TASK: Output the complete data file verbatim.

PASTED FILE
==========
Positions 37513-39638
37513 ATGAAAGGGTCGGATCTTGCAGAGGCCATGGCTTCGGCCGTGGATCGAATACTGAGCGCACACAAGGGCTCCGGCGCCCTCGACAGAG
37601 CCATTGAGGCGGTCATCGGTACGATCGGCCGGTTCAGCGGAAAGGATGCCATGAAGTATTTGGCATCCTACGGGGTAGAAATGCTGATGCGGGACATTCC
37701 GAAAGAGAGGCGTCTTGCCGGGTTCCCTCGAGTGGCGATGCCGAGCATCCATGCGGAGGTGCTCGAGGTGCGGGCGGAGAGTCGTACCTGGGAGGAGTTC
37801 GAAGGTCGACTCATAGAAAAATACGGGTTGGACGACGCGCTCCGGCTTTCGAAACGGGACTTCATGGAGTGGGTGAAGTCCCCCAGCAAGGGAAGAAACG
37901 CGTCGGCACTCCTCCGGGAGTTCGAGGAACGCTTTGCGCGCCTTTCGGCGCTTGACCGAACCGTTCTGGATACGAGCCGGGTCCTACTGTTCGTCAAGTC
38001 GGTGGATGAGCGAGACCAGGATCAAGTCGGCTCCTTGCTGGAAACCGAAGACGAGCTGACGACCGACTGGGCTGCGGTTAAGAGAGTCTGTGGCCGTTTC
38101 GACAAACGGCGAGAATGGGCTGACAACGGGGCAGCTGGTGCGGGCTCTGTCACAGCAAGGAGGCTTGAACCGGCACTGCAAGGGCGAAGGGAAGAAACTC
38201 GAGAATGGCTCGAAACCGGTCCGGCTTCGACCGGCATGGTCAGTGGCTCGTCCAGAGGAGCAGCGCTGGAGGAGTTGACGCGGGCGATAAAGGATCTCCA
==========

Positions 37513-39638
37513 ATGAAAGGGTCGGATCTTGCAGAGGCCATGGCTTCGGCCGTGGATCGAATACTGAGCGCACACAAGGGCTCCGGCGCCCTCGACAGAG
37601 CCATTGAGGCGGTCATCGGTACGATCGGCCGGTTCAGCGGAAAGGATGCCATGAAGTATTTGGCATCCTACGGGGTAGAAATGCTGATGCGGGACATTCC
37701 GAAAGAGAGGCGTCTTGCCGGGTTCCCTCGAGTGGCGATGCCGAGCATCCATGCGGAGGTGCTCGAGGTGCGGGCGGAGAGTCGTACCTGGGAGGAGTTC
37801 GAAGGTCGACTCATAGAAAAATACGGGTTGGACGACGCGCTCCGGCTTTCGAAACGGGACTTCATGGAGTGGGTGAAGTCCCCCAGCAAGGGAAGAAACG
37901 CGTCGGCACTCCTCCGGGAGTTCGAGGAACGCTTTGCGCGCCTTTCGGCGCTTGACCGAACCGTTCTGGATACGAGCCGGGTCCTACTGTTCGTCAAGTC
38001 GGTGGATGAGCGAGACCAGGATCAAGTCGGCTCCTTGCTGGAAACCGAAGACGAGCTGACGACCGACTGGGCTGCGGTTAAGAGAGTCTGTGGCCGTTTC
38101 GACAAACGGCGAGAATGGGCTGACAACGGGGCAGCTGGTGCGGGCTCTGTCACAGCAAGGAGGCTTGAACCGGCACTGCAAGGGCGAAGGGAAGAAACTC
38201 GAGAATGGCTCGAAACCGGTCCGGCTTCGACCGGCATGGTCAGTGGCTCGTCCAGAGGAGCAGCGCTGGAGGAGTTGACGCGGGCGATAAAGGATCTCCA